Study Finds Restraints Critical in Protecting Child Lives in Accidents
When traveling in the car with your children, you take pains to ensure that they’re safely buckled into their seat or safety device before getting behind the wheel. Even when you make every effort to ensure that they are safely restrained, sometimes children can squirm loose or even unbuckle themselves. One study conducted by the National Highway Traffic Safety Administration found that 75% of parents did not properly install their child’s car seat or ensure that they were using the correct seat for their child. According to a recent report, these restraint failures can cause a substantial increase in the chances that a child will be fatally injured in a crash.
Study finds restraint failure the factor most likely to result in fatality
The report looking at child fatality rates in traffic accidents was published in a recent issue of the Journal of Pediatrics. The study used data gathered from over 18,000 fatal traffic accidents involving a child under 15 occurring between 2010 and 2014. In 16% of those accidents, one of the fatalities was of a child. Researchers analyzed a number of factors to determine which had a likelihood of causing a child to be fatally injured, including the type of vehicle in which the child was being transported, the type of road on which the car was traveling, whether the driver was inebriated, the state in which the crash occurred, and whether the child was adequately restrained.
According to the study, the factor that was most often associated with fatal injuries to a child was the improper use of restraints. Forty-three percent of children who were killed in a crash were either not restrained at all or were restrained improperly. An additional 13% were riding in the front seat when they should not have been. Children were also far more likely to die on rural roads than on highways or urban roads, and were more likely to die while riding in an SUV than in another type of vehicle.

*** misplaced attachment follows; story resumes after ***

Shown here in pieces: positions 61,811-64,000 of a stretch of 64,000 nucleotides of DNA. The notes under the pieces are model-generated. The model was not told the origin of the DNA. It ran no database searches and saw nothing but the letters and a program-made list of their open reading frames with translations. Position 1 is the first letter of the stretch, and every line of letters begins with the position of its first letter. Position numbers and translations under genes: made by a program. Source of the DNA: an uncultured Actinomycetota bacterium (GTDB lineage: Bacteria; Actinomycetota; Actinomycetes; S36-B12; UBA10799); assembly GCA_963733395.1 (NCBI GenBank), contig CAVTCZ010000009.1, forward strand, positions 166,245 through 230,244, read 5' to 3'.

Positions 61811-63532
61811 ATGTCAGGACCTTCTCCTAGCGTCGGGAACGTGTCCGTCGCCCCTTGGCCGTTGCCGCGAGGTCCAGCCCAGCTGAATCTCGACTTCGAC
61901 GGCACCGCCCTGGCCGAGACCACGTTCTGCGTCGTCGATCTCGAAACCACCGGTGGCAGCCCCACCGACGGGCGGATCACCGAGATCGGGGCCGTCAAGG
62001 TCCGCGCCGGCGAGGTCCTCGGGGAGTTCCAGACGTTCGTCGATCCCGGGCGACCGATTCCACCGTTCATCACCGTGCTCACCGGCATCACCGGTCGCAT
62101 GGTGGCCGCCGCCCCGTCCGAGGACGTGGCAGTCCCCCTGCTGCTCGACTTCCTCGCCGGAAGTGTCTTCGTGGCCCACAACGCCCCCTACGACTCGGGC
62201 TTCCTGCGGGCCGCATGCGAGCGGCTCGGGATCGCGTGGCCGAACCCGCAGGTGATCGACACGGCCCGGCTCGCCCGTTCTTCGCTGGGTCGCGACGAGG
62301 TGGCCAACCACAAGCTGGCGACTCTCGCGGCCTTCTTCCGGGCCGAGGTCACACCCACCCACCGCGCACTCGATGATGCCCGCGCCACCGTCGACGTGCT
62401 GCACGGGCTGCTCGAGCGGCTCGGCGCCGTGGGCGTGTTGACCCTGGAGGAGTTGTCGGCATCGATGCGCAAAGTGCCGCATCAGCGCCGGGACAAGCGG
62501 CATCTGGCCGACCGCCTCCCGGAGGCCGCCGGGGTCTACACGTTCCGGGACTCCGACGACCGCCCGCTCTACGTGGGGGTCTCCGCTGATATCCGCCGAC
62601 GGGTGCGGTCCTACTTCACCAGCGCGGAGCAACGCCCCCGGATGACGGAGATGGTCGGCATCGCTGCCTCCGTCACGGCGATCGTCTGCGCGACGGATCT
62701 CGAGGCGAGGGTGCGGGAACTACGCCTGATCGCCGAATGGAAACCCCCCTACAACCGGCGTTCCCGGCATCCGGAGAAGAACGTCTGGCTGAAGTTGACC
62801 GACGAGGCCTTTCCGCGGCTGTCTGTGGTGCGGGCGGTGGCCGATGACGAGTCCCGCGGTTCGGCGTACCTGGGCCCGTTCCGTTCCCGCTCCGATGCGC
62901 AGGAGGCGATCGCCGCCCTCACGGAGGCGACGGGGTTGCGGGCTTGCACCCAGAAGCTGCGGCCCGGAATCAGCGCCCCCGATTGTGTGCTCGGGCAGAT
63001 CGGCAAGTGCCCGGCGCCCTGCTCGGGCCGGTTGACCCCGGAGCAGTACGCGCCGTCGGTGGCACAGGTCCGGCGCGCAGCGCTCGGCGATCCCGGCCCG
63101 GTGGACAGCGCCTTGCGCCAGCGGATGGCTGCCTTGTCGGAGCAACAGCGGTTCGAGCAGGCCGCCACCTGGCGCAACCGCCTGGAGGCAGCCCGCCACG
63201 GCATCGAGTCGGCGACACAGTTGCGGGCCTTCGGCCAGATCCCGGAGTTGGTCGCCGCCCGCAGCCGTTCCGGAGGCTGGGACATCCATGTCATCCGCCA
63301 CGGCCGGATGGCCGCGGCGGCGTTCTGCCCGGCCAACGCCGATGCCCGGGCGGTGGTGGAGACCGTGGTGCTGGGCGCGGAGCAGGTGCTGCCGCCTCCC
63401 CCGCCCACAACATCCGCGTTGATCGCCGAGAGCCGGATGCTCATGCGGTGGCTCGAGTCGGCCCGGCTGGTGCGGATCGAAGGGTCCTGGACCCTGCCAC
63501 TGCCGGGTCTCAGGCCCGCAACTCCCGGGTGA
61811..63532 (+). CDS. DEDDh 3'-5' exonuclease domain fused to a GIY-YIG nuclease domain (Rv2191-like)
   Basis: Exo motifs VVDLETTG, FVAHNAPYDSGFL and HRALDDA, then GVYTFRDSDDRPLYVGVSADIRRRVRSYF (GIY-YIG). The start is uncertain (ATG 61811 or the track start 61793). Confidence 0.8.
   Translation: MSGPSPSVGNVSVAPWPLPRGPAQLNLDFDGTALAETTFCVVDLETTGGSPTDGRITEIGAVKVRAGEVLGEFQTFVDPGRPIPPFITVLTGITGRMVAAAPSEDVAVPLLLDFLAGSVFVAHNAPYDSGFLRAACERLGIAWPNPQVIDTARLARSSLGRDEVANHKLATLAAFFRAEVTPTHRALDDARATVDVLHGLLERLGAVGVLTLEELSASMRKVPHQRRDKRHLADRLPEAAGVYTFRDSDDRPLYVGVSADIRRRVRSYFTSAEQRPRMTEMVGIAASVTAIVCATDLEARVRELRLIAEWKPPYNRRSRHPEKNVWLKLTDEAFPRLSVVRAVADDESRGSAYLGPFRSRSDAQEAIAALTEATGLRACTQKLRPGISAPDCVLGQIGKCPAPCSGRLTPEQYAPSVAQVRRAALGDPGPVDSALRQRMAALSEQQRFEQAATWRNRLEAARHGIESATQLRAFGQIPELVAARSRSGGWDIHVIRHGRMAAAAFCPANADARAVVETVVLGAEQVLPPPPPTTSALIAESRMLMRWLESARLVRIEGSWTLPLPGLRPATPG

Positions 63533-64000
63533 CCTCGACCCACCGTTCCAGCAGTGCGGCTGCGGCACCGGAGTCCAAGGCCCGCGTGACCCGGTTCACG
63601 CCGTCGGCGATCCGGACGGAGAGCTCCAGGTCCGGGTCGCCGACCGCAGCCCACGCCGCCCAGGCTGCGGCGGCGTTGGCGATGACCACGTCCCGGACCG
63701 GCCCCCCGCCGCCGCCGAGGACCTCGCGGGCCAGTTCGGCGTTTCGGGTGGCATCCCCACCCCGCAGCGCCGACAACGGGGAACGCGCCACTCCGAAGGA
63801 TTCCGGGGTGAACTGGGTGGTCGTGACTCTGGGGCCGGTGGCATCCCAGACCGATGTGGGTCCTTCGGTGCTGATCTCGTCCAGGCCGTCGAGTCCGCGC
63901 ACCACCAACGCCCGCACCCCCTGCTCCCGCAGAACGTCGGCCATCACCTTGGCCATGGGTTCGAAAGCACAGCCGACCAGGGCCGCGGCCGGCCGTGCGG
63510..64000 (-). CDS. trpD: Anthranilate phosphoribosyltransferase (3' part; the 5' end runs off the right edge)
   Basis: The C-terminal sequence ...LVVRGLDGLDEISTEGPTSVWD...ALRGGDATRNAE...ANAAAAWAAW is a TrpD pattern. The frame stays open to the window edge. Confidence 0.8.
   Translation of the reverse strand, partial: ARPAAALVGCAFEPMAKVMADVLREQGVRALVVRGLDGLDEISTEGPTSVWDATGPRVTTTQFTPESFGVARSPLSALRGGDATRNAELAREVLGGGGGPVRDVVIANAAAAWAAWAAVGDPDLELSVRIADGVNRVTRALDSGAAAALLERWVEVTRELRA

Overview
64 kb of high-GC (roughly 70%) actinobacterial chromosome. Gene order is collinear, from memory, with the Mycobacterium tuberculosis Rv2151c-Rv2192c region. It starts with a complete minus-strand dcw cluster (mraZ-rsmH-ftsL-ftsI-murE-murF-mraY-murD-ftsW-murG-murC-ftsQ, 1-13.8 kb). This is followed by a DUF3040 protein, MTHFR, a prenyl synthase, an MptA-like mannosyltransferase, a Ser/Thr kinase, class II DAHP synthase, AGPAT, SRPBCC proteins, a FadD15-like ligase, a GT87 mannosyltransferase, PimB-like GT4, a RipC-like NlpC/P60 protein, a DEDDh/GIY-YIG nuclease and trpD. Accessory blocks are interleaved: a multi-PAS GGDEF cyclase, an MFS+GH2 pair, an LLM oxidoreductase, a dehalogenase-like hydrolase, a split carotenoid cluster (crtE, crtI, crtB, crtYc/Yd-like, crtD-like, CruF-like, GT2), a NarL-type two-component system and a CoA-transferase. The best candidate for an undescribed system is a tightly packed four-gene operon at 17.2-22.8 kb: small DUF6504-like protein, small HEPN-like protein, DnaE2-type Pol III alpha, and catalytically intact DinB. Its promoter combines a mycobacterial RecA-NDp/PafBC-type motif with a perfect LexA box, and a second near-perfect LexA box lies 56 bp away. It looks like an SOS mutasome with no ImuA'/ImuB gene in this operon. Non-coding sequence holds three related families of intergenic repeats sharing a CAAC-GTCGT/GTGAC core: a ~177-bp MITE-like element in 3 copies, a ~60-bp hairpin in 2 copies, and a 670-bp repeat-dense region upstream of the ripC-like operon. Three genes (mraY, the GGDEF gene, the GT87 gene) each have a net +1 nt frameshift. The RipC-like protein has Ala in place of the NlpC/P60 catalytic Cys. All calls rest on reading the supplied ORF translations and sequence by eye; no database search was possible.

As a parent, it is important for both your child’s safety and for the sake of complying with the law to ensure that you choose the right car seat for your child. Make sure that any child under eight years old is in a car seat and that older children are safely buckled in. Children should not ride in the front seat of a car until they are 13. That said, even if your child is not restrained at the time of a crash, don’t assume that you will be prevented from seeking money damages after your child is injured in an accident. A knowledgeable and skilled Chicagoland personal injury attorney can help you determine if you’re eligible for money damages after an accident.
For assistance with filing a claim for damages after an Illinois traffic accident, contact the dedicated, compassionate, and effective Carol Stream personal injury lawyers at Johnson, Westra, Broecker, Whittaker & Newitt for a consultation on your case, at 630-665-9600.